Graham Rice examines one of the most popular of bedding or container plants.
In fact it's quite simple. Pansies are derived from our native wild heartsease (Viola tricolor) and, like heartsease, are basically annuals and biennials. The other main contributor to the huge range of hybrid varieties now available is V. lutea.
The wild heartsease Viola tricolor subsp. tricolor, is a straggly plant, usually an annual or biennial although in undisturbed situations it may persist for a couple of years. It grows as a weed of cultivation and on waste ground and sometimes also in short-cropped grassland areas. It's far more common on acid and neutral soil and in limy conditions.
The flowers are variable and are usually bluish-violet but with varying degrees of yellow on the lower petal. The flowers are very rarely without at least some blue.
The other parent of the garden pansy is the mountain pansy, V. lutea, which occurs in many forms all over Europe. Some authorities maintain that the form used as a breeding parent is subsp. sudetiana which grows in the mountains of central Europe. Others say that it was the form which grows in the Pentland Hills in southern Scotland which was used.
Unlike the heartsease, V. lutea is a creeping perennial plant with noticeably larger flowers. About the only constant feature of its flowers is that the base of the lower petal is always yellow. The flower may be entirely yellow or yellow combined with blue-violet or reddish-violet or both.
This plant contributes the shorter more tufted habit, reddish colouring, a tendency to pronounced whiskering and valuable variability.
The crossing of these two plants results in the garden pansy, V. x wittrockiana and the plants tend to be annuals, biennials or short-lived perennials which become straggly in their second year. Just for the record, violas are derived from crossing the garden pansy with other species, in particular V. cornuta, while violettas are basically dwarf forms of violas with no whiskers and a noticeable scent. Both are good perennials, most have a neat, compact habit.
Development of the heartsease began in the early years of the nineteenth century with large flowers and especially attractive colour combinations being selected. Although basically annual plants, like a number of other annuals they could also be increased from cuttings and this was the way in which selected forms were perpetuated.
It was not until 1859 that James Grieve, who gave his name to the well-known apple, crossed the selected forms of heartsease with V. lutea. From then on developments proceeded rapidly. Both for bedding and as a florist's flower for shows the numbers of pansies grew and grew.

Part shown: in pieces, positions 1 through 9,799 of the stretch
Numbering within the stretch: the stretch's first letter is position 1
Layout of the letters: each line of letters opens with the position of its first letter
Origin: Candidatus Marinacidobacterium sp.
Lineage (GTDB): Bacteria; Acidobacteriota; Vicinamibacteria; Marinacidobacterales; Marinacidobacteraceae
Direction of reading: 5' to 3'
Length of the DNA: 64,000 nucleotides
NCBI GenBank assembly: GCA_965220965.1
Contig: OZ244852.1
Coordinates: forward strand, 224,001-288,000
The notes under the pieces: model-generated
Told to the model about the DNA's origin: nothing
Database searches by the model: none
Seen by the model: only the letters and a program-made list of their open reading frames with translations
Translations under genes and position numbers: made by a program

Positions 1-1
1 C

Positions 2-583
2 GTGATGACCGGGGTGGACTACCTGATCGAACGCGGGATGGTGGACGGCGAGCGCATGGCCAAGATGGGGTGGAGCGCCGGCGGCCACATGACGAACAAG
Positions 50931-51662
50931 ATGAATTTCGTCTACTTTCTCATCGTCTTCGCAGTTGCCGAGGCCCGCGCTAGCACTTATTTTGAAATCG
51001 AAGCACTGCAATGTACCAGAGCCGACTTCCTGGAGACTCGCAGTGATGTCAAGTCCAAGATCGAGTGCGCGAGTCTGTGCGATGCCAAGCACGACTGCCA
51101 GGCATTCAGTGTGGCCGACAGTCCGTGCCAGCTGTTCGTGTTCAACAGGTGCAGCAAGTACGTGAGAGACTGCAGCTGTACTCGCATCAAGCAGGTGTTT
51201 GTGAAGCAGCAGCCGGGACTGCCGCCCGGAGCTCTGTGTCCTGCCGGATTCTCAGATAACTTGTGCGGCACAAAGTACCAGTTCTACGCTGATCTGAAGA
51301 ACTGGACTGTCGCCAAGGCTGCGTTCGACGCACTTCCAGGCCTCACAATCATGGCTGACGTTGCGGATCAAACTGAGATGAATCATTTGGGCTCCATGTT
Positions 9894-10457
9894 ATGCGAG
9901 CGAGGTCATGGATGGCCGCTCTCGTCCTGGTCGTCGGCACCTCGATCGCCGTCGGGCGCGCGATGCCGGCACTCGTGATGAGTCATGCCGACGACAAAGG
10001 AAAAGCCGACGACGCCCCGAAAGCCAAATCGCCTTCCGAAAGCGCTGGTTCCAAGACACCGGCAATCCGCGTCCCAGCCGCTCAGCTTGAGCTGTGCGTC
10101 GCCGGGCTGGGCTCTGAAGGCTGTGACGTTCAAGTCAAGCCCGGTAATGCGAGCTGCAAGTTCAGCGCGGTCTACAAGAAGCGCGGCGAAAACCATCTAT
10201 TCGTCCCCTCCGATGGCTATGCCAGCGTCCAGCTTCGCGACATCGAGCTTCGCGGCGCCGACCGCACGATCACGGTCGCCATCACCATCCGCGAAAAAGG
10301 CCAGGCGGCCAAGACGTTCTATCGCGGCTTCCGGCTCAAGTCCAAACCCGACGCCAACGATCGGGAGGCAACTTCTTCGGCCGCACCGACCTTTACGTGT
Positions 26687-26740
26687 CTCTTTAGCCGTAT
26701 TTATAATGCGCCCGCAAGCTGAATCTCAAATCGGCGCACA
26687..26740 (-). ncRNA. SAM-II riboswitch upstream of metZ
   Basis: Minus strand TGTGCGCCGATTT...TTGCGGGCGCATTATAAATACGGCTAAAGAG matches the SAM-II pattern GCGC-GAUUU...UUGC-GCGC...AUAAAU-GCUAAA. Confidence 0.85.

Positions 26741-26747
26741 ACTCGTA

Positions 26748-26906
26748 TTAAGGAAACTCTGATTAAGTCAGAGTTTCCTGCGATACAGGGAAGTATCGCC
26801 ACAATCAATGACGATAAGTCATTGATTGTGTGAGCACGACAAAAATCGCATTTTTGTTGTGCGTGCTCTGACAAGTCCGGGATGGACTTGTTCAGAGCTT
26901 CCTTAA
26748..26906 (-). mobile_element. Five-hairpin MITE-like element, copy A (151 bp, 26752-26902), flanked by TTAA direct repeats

The florist's varieties are very much a minority interest these days and for most people it's seed raised varieties which immediately spring to mind.
By 1900 the T&M seed catalogue was listing 20 varieties, including mixtures of seed saved from the best show varieties - which should have produced some interesting though unpredictable results. Even at this early stage a 'black' pansy ('fine dark purple variety, almost black') called 'Faust' was listed.
Twenty-four varieties were listed in 1954, again including seed from show varieties plus 'King of the Blacks' and a number such as 'Roggli Giants' and 'Coronation Gold' which were still listed in 1991.
Seed of show varieties had vanished by the time the 1991 catalogue from T&M was issued but it listed 42 varieties in all, including an improved version of 'King of the Blacks' called 'T&M's Black Pansy'.
For many years pansies were sown in summer for flowering in the spring. The first change was a tendency for them to be sown in the spring and grown as summer bedding plants. But in recent years there has also been a trend to growing them for winter flowering outdoors.
With such a vast array of varieties already grown as summer flowers and so few suitable for spring, it seems perverse to attempt to convert one of the very best spring flowers into a summer bedder.
And it must be said that while all pansies will provide a fine show in spring from a sowing the previous year, there are many which will not thrive in the drier, hotter summer conditions. So why bother? Why not simply grow them for spring when they can be relied on to perform well?
But if you must grow summer pansies, the 'Imperial' series with their very large flowers in some stunning colour combinations are the ones to go for.
Winter flowering pansies have received a great deal of publicity in recent years but there have been varieties of this sort listed for many years, 'Celestial Queen' was the name in vogue in the late 1950s. In the 1970s and 1980s the names 'Winter Flowered Mixed' and 'Hiemalis' crop up in more than one catalogue. Generally these were all varieties which produced a few flowers in the autumn, a few flowers in mild spells in winter then started their main display early in the spring though 'Hiemalis' was more genuinely winter flowering but with small flowers.
From 1979 the massive promotion of the 'Universal' pansies as a genuine winter flowering variety increased people's awareness of the idea and posters showing them flowering in the snow fostered the idea that they really did flower all winter. This was something of an illusion. They tended to provide a good flush of flower in the autumn but only a few during the winter. Some colours performed better than others, and there was a great deal of variation in the habit of the plants, some being very straggly.